Intersection of low-skill migration and school closure

Loyal readers are aware of my interests in the effect of low-skill immigration on American society and the passion of government bureaucrats for closing public schools in favor of an online school fraud. These intersected today in the Sanctuary City of New York. “NYC students forced to go remote as city houses nearly 2K migrants displaced by storm at their school” (New York Post):

Students at a Brooklyn high school were kicked out of the classroom to make room for nearly 2,000 migrants who were evacuated from a controversial tent shelter due to a monster storm closed in on the Big Apple.

The city made the move amid concerns that a massive migrant tent at Floyd Bennett Field would collapse from torrential rains and gusting winds — packing them instead into the second-floor gym at James Madison High School five miles away.

“There’s 1,900 people getting thrown into my neighborhood, half a block from where I live and we don’t know who they are,” he said. “They’re not vetted. A lot of them have criminal records and backgrounds and we don’t even know.”

How would Americans “vet” migrants? What do we know about who did what in various foreign countries?

“They told us we had to get everything out by 5 [p.m.],” gym teacher Robyn Levy said outside the school. “They sent us the email at 6 in the morning. I don’t know when we’ll be able to back.

“What I want to know is why here?” Levy said. “Why not send them somewhere where students wouldn’t be disrupted, where students learning wouldn’t be disrupted?”

Why indeed? If there are only 1,900 migrants and the majority of New Yorkers wanted the city to be a sanctuary for the undocumented, why can’t 1,900 spare bedrooms be found among the righteous?

Here’s what used to be a convenient runway…

13 thoughts on “Intersection of low-skill migration and school closure

  1. Who cares? The affluent don’t use the public education system and so far this is only happening in poor neighborhoods and poor kids get crappy educations anyway so what difference does it make if they sit at home or go to school? Regardless of what they learn they will all receive diplomas and afterwards get good jobs at Door Dash. And the affluent will continue to get their avocado toast delivered pronto. Sounds like win-win.

  2. Say it isn’t so–not a runway used by tens(?) of hobbyists and/or one percenters daily! What’s next, velodromes?

    Republicans love to bang on and on about immigration but when they get the chance to actually do something about it, when they control all three branches of government, they always whiff, just like they did after practicing 70+ times to repeal “Obamacare.” At this point, the allegations of alleged immigrant harms and proposed remedies have escalated to the point of absurdity. Building a wall? This isn’t a problem republicans actually want to solve; they just want to rant about it.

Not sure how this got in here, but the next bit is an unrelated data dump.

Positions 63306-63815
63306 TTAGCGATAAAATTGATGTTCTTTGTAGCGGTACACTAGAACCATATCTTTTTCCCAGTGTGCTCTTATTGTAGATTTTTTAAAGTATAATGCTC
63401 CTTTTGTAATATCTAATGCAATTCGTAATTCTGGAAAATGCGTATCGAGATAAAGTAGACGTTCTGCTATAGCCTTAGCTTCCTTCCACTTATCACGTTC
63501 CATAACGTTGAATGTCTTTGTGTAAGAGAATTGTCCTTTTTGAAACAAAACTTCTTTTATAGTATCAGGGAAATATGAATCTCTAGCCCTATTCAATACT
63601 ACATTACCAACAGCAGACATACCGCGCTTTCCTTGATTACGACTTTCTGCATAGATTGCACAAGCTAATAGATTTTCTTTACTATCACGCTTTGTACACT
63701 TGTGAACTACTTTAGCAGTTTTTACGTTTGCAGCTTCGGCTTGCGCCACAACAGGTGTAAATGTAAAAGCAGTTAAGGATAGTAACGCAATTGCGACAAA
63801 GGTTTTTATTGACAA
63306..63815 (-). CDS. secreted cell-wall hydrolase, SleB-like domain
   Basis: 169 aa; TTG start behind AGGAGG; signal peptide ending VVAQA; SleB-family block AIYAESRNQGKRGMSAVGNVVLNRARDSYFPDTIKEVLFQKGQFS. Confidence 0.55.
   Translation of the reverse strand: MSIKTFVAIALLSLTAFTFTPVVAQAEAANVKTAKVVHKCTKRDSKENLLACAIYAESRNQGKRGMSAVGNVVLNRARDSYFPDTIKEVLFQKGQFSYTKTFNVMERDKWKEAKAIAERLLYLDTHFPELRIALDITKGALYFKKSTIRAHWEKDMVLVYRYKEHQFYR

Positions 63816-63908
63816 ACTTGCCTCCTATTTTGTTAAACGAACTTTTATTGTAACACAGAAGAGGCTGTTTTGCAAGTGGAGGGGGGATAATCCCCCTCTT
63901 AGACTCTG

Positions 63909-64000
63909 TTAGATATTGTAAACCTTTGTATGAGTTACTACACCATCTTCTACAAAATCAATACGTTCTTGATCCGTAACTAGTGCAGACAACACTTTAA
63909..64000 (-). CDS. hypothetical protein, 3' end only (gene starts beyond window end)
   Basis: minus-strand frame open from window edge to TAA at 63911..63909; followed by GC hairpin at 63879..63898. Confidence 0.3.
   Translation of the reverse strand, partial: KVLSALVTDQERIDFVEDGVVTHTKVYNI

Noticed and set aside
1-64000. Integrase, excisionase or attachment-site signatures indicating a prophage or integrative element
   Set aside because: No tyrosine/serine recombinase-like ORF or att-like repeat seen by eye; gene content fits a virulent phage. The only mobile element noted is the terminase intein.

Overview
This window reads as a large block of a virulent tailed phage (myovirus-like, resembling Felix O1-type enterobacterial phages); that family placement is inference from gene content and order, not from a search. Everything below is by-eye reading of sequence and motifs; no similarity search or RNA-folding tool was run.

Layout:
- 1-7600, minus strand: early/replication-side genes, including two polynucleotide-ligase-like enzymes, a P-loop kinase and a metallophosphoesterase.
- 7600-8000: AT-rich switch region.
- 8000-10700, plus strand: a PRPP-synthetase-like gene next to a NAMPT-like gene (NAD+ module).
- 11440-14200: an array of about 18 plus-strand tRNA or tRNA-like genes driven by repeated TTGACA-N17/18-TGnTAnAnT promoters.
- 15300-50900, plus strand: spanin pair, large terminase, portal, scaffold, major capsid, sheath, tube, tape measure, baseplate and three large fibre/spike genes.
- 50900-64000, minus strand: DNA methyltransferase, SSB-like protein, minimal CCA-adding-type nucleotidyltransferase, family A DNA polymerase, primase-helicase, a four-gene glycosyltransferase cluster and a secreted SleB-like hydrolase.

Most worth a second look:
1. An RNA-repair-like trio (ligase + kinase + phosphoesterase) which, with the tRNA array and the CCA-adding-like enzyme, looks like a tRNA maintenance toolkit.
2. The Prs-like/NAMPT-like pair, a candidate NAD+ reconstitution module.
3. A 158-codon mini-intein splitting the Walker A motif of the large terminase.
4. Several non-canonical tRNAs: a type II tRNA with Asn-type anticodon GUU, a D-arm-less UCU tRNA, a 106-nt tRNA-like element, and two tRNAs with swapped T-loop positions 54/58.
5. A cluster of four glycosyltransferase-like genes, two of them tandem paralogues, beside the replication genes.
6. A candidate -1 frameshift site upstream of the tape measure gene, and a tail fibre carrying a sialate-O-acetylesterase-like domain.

Blaming immigrants for everything that’s wrong with this country in a theoretical way is a huge turn off. I know lots of folks who are convinced immigrants are harming them, but I’m not sure a single one of them can articulate precisely how. It’s a special kind of imaginary paranoia I believe to be common amongst conservative types, not unlike the imagined reasons one needs lots of guns and ammunition, for example–everyone wants to do you harm or break into your home and rape your loved ones. Or illogically associating transsexuality with pedophilia. It’s all rampant bogeymen stuff. Even your quote above mentions the common parroting along the lines of a lack of “vetting” being a problem. The data says illegal immigrants commit less crime than native born Americans. Other than tracking expenditures and tax dollars, have you personally been harmed by an illegal immigrant in some first-hand way? Do you know, or have you spoken with, any of these hoards of supposed scammer illegal immigrants? Also, do you weigh any of the potential benefits from the hard working illegal immigrants who work in construction, factories, agriculture, etc.? Surely there’s some kind of tangible offset.

    You are careful to make the distinction of “low skilled.” What of the high skilled immigrants? Aren’t they more likely to displace and reduce wages for American workers in a more impactful way? What Americans are lining up to do the work low skilled immigrants are doing such as hard labor? In my experience, companies love high skilled immigrants, because they’re cheap and obedient, lest they get quickly deported. Also, what of the medium skilled folks who just overstay their visas? Europeans, Aussies, etc.? Do we need to lock down all tourism?

    I’d support reasonable immigration reforms and policies, but I don’t see republicans being reasonable again at any point in my lifetime. McCain may have been the last reasonable republican candidate that isn’t completely crazy and/or full of it.

    • Whoa…..Slow down ther Señor. Yes, the GOP has done nothing to advance immigration reform but it is simply wrong to say: “I know lots of folks who are convinced immigrants are harming them, but I’m not sure a single one of them can articulate precisely how”. The financial impact to all cities taking in large number of immigrants, especially woke sanctuary ones, is much greater than you think. Where is the money coming from to pay for government services (education-especially ESL + SPED, health + hospital (free care in Cali), police and court costs (cultural differences has created large uptick – required interpreters alone are costly) and on and on. Who gets fucked when the money is taken especially from the average grunt (straphangers, city retirees, and the gente) who expect safety, clean streets and the trains running on time?